Tag Archives: Abraham Enlow

A sample of Neo-Confederate historiography

Ladies and gentlemen, I submit for your edification a few selections from the catalogue of The Confederate Reprint Company.

  • The Genesis of Lincoln by James Harrison Cathey.  This startling tome informs us that “the man known to the world as Abraham Lincoln was actually the offspring of an illicit relationship between Nancy Hanks and a married man named Abraham Enloe, in whose western North Carolina home she worked as a servant in the early years of the Nineteenth Century.”  Given the well-documented links between an out-of-wedlock birth and a willingness to trample on the Constitution, this could very well change everything we think we know about the Union war effort.
  • The Eugenics of President Abraham Lincoln by James Caswell Coggins.  This enlightening volume explains how “the science of eugenics forever disproves the myth of the sixteenth President’s descent from the near imbecile Thomas Lincoln.”  Eugenics, in case you didn’t know, is the science of improving mankind’s genetic stock by encouraging selective breeding and by weeding out the less-desirable.  (Coincidentally, this book first appeared in 1941, when the German government stepped up their own endeavors in this fascinating field of study.)
  • Why Was Lincoln Murdered? by Otto Eisenschiml.  Eisenschiml “suggests that several top-level Government officials in Washington, particularly Secretary of War Edwin Stanton, may have played important roles in the crime and later covered up their involvement.”  This explains all those mysterious meetings between Stanton, the CIA, Cuban expatriates, and the Dallas mob.
  • The Invisible Empire: The Story of the Ku Klux Klan by Stanley F. Horn.  The rousing tale of how “the Klan quickly evolved into an institution of ‘Chivalry, Humanity, Mercy, and Patriotism’ and spread throughout the Southern States to counter the aggression against their people by unscrupulous Carpetbaggers and their vicious Union League cohorts.”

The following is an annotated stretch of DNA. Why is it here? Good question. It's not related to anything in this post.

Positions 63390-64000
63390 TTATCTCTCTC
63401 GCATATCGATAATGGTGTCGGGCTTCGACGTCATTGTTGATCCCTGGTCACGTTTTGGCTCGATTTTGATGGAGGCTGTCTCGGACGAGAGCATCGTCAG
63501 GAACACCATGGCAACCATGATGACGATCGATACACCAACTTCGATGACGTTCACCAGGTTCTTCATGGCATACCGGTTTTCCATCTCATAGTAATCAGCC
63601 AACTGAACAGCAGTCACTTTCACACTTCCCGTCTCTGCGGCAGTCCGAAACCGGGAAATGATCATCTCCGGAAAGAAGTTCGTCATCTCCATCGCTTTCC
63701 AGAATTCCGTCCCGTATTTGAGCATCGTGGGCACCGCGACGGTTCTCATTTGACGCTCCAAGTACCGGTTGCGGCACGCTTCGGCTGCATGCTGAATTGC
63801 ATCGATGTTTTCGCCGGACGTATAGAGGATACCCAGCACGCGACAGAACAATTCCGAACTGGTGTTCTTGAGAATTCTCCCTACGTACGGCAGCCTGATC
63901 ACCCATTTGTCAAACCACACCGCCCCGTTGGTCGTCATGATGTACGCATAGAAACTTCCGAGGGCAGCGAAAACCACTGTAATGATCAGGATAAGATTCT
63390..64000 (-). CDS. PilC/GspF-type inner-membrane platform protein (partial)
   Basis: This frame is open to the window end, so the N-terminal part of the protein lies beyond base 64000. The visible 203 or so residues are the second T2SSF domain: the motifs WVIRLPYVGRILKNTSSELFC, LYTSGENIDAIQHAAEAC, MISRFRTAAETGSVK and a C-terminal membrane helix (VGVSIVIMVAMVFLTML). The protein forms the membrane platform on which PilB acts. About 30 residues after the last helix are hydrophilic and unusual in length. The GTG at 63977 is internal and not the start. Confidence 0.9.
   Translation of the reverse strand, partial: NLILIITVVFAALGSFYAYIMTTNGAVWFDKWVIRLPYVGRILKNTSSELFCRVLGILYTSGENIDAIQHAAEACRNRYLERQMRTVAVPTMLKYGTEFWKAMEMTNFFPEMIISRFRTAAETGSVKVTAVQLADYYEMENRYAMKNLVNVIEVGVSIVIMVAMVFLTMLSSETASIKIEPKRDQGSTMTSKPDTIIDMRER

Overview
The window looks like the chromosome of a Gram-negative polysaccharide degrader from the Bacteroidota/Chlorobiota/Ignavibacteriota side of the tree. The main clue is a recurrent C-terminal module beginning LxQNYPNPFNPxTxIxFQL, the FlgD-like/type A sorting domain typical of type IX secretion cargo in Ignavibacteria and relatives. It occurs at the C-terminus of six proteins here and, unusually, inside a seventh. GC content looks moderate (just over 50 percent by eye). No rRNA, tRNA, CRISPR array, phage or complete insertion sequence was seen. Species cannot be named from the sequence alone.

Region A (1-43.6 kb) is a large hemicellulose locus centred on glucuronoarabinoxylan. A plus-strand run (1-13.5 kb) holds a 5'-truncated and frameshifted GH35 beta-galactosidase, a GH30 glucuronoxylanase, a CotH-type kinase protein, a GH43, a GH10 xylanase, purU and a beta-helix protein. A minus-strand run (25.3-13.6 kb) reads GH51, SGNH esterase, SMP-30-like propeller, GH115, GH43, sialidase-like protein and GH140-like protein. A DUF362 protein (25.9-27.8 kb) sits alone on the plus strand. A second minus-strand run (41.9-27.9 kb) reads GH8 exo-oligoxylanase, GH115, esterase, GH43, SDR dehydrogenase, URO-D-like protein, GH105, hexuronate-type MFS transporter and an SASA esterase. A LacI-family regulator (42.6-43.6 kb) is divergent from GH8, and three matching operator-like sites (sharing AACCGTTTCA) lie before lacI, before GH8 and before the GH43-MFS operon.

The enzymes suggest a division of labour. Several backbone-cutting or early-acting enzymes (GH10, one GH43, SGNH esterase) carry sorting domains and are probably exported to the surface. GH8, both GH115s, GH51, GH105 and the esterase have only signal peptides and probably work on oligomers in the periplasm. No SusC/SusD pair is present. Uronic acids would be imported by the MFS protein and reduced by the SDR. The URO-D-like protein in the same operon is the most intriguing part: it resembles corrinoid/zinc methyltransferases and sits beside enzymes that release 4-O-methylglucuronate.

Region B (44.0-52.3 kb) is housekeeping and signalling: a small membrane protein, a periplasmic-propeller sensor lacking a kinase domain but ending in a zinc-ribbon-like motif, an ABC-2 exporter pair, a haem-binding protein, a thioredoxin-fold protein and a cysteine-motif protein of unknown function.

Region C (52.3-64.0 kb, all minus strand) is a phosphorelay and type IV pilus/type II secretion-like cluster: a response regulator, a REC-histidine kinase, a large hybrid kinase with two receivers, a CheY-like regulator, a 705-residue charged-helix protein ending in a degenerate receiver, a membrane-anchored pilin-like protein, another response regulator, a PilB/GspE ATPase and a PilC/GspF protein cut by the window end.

And finally, my personal favorite.

  • A Scriptural, Ecclesiastical, and Historical View of Slavery by John Henry Hopkins.  An 1864 classic which “proves conclusively that Abolitionism is at odds with, not only the entire history of mankind, but also two millennia of Christian theology.”  What Would Jesus Do?  Apparently nothing.  He’d make somebody else do it.

Operators are standing by!


Filed under Abraham Lincoln, Civil War, History and Memory

Yep, he was born in Kentucky

At a speaking engagement this weekend somebody asked me whether I believe Abraham Lincoln was born in North Carolina.  I don’t.

The story is that Lincoln’s biological father was a North Carolinian named Abraham Enloe (or Enlow, depending on who’s doing the telling).  After Enloe fathered a child with Nancy Hanks, he passed her and the kid off to Thomas Lincoln, who was supposedly in the Tar Heel State at the time.

We can document Thomas Lincoln’s whereabouts for the period in question (as for much of his life), and he wasn’t in North Carolina.  As far as anyone can tell, he never set foot in the state during his entire life.

There were a number of women named Nancy Hanks living in North Carolina during this era, and Enloe enthusiasts often assume that one of them just had to be Lincoln’s mom.  If this line of reasoning is correct, then that would make me an evolutionary biologist, a philosopher, an energy analyst, a cartoonist, an Irish politician, and not one but two deceased baseball players.  (I’ve lived a remarkably full life.)

As for the Nancy Hanks who married Thomas Lincoln, we have no evidence placing her in North Carolina at the time that Abraham Enloe supposedly impregnated her, but we do have evidence that places her in Kentucky shortly thereafter.  If you’re going to conceive a child with someone, it helps to be in the same state.

One bit of evidence often cited in favor of the Enloe theory is Lincoln’s physical resemblance to members of the family.  Unfortunately, this argument also applies to Thomas Lincoln, who of course has the benefit of the documentary record on his side.

Other problems include the information we have on Lincoln’s older sister, the year in which Lincoln left home to strike out on his own, and documentary evidence written by Lincoln himself.  This essay by Lincoln researcher Ed Steers covers the discrepancies clearly and concisely.

I think the Enloe theory has a lot more to do with wishful thinking than it does with scholarship.  If I were you, I’d skip that family vacation to the Bostic Lincoln Center and drive on up to Hodgenville, instead.


Filed under Abraham Lincoln